Even before the appearance of Where the Girls Are, the Sloan Foundation approached Douglas about writing a history of the American radio audience.  This project culminated in 1999 with publication of Listening In: Radio and the American Imagination (Times Books).  Awarded SHOT’s Sally Hacker Prize for an outstanding book on technology and culture intended for a popular audience, this work stands as a model for those who seek to bring scholarly research in the history of technology to a wider readership.  The book is lively and engaging, yet it conforms to extraordinarily high scholarly standards.  Douglas develops and sustains a nuanced (and convincing) exploration of radio and masculinity, and she incorporates original scholarship into matters such as the audience research techniques of Paul Lazarsfeld, the subject of a presentation Douglas made to the Organization of American Historians and several other scholarly forums.  While delving deep into program content, Douglas always retains a keen eye for how the apparatus and the circumstances in which it is used exert a powerful effect upon listeners.  She suggests, for instance, that radio between the wars encouraged a shift in American language toward quick staccato repartee that complemented the jazz music of the age.  Hers is an informed, accessible inquiry that never neglects the technology itself, while subtly and insistently situating that technology in a larger cultural frame. 

Such extraordinary ability to bridge multiple scholarly domains and reach the wider public is evident in her professional appointments.  In 1996, after fifteen years in the professorial ranks of Hampshire College, Douglas assumed an appointment as Full Professor in the Department of Communication Studies and Faculty Associate in the Program in American Culture at the University of Michigan.  In 1998, Michigan named her the Catherine Neafie Kellogg Professor, a post she still holds.  She has also held the Arthur F. Thurnau Professorship for excellence in undergraduate education.  After directing its graduate program for five years, in 2004 she became chair of her department, a post she still holds while also directing a program on Gender, Media and Social Change.  She previously directed the Marsh Center for the Study of Journalistic Performance and currently serves as a board member for the prestigious George Foster Peabody Awards.  Since 2004, she has served on the Advisory Council of the American Studies Association.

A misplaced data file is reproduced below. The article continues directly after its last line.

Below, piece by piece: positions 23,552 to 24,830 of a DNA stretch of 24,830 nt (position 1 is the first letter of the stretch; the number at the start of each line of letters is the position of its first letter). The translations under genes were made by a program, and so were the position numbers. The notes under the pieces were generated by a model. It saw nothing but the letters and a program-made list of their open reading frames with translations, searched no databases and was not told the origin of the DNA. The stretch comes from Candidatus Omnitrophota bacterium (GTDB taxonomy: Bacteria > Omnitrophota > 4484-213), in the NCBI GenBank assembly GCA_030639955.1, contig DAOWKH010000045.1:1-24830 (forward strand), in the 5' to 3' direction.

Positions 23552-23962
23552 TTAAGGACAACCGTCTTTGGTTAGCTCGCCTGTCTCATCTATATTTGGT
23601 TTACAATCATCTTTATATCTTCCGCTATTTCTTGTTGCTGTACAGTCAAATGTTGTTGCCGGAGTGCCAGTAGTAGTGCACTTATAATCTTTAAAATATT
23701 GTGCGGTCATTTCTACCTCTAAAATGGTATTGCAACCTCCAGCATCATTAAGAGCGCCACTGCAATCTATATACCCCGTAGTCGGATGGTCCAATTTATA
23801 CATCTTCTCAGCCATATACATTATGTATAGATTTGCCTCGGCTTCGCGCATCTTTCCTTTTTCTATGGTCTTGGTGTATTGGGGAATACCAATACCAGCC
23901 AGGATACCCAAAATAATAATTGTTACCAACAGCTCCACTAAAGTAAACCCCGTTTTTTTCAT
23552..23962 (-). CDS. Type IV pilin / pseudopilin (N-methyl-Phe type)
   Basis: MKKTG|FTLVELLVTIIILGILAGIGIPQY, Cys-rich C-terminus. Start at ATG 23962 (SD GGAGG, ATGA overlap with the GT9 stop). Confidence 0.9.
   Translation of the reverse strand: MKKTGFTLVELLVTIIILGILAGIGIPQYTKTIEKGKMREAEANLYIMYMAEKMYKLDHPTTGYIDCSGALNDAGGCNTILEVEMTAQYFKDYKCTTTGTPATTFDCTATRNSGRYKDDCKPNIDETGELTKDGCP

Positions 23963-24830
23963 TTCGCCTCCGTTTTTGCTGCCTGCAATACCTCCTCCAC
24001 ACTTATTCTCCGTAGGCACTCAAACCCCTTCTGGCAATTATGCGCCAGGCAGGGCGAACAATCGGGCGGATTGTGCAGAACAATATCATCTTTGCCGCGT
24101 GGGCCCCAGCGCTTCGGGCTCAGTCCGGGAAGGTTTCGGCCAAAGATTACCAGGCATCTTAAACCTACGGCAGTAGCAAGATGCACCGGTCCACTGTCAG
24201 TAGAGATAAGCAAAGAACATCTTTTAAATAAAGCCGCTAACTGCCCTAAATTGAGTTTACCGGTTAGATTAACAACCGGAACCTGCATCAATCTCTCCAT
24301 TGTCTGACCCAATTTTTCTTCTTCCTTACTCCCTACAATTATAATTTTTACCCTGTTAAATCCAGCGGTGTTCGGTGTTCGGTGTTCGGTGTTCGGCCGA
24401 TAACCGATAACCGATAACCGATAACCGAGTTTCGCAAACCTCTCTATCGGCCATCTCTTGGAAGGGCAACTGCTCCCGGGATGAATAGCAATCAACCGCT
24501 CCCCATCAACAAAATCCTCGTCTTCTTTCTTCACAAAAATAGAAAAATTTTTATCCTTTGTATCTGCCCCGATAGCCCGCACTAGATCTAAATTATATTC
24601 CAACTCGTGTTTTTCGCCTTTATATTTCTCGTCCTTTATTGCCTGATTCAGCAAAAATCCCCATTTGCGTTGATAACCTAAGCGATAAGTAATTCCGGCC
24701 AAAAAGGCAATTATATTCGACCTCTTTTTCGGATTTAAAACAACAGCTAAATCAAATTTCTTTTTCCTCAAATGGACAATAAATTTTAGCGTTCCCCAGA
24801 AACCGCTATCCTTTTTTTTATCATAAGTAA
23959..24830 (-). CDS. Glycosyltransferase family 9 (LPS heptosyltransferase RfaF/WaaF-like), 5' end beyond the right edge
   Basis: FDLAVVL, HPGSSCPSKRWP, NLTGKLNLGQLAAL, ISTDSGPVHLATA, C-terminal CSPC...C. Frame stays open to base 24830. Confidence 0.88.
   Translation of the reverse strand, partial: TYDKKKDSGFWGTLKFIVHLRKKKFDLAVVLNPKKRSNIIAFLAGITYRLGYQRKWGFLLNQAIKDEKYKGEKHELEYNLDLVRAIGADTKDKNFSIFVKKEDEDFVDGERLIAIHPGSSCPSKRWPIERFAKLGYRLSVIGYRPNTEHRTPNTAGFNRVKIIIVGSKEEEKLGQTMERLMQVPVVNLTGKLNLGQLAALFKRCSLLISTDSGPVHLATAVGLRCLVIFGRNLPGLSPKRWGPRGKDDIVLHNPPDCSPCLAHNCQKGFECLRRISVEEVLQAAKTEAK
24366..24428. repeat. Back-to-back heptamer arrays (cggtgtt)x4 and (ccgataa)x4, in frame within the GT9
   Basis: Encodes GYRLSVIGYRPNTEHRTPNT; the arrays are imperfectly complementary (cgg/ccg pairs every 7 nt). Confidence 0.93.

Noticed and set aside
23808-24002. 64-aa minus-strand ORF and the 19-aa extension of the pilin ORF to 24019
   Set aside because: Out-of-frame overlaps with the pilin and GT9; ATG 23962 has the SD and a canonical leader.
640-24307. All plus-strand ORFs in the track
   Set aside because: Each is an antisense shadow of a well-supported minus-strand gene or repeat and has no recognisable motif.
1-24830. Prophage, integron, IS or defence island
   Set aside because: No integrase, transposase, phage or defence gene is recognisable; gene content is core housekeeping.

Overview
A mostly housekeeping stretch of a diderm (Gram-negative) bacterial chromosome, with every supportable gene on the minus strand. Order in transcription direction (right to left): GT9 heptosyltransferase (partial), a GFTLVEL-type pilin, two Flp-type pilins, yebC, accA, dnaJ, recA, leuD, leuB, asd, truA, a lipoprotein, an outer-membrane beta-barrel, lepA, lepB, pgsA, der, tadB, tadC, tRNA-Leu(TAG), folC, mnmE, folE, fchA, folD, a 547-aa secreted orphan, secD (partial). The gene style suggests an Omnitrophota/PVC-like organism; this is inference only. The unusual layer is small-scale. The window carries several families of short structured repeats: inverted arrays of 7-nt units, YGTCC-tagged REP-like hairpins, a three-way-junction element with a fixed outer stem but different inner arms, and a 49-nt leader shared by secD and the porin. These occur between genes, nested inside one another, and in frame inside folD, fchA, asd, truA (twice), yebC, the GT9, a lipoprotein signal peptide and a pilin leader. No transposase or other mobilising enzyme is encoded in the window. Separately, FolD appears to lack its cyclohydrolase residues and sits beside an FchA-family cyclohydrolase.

While shouldering these professional responsibilities, Professor Douglas has sustained her remarkable output as a researcher and writer.  Since 2001, she has written “Back Talk,” a monthly column for In These Times devoted to contemporary media, as well as numerous other pieces for journals such as The Nation.  In 2004, she authored (with Meredith Michaels) The Mommy Myth: The Idealization of Motherhood and How It Has Undermined Women (The Free Press), and she is currently at work on a book for Henry Holt and Company on the representation of women in the media since 1990.  Revisiting and updating themes and subjects she first explored in Where the Girls Are, these works retain the subtle appreciation for technology that has always characterized her work. 

The distinctive flavor of her scholarship, and its deep roots within the history of technology, are on full display in a recent essay entitled “The Turn Within: The Irony of Technology in a Globalized World.”  Appearing in a special issue of American Quarterly, a journal published by the American Studies Association, the essay draws upon a variety of canonical works in the history of technology before concluding with this paragraph:

Media coverage of new communications technologies either suggests some unilinear trajectory or lapses into a utopian versus dystopian framework (the Internet will produce a thriving new public sphere; the Internet will allow child pornographers to stalk our kids).  As we in American studies struggle in our own lives with the multiple, contradictory consequences of the digital revolution and with the rapid but unequal global diffusion of communications technologies, we must always remember the irony of technology, and the ongoing gaps and tensions between technological capabilities on the one hand, and the not insignificant power of ideological frameworks and corporate-state interests on the other.  It is at this nexus, in this struggle and mess at the middle levels, that we will find the most interesting and important stories to tell about technology and modern life in the twenty-first century.

For more than a quarter century – half of SHOT’s existence – no one has told such stories more effectively than Susan Douglas.  No one has done more to develop core ideas from the history of technology and to demonstrate their meaning and continuing relevance to the lives of so many.  For this, we are pleased to award her the Leonardo daVinci Medal.